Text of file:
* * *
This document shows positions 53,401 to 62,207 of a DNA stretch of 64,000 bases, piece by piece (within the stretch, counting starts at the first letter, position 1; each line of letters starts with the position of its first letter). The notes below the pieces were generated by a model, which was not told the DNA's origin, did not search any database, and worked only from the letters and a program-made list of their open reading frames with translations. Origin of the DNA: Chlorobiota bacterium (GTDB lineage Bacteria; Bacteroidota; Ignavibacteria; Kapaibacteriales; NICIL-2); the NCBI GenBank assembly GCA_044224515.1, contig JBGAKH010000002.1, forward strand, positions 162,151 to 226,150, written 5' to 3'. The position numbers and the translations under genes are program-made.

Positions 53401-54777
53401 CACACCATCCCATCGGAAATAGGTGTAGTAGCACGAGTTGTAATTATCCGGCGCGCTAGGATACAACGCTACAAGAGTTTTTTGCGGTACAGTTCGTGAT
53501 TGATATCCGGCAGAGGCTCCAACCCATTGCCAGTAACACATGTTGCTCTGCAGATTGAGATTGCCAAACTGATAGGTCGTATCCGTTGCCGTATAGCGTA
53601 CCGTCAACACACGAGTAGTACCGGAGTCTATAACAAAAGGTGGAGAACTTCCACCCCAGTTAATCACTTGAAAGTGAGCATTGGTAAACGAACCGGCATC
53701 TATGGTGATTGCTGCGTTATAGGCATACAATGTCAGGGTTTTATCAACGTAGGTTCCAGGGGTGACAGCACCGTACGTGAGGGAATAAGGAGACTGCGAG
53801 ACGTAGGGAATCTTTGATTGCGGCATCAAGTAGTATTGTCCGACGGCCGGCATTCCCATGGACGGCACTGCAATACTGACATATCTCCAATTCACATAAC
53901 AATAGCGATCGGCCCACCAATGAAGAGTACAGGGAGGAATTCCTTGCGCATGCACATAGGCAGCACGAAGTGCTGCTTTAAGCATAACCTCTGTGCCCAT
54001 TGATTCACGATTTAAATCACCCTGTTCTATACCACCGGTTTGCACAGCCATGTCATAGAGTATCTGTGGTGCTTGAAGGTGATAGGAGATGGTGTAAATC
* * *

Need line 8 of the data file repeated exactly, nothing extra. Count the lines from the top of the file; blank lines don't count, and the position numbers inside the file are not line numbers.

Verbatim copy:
53901 AATAGCGATCGGCCCACCAATGAAGAGTACAGGGAGGAATTCCTTGCGCATGCACATAGGCAGCACGAAGTGCTGCTTTAAGCATAACCTCTGTGCCCAT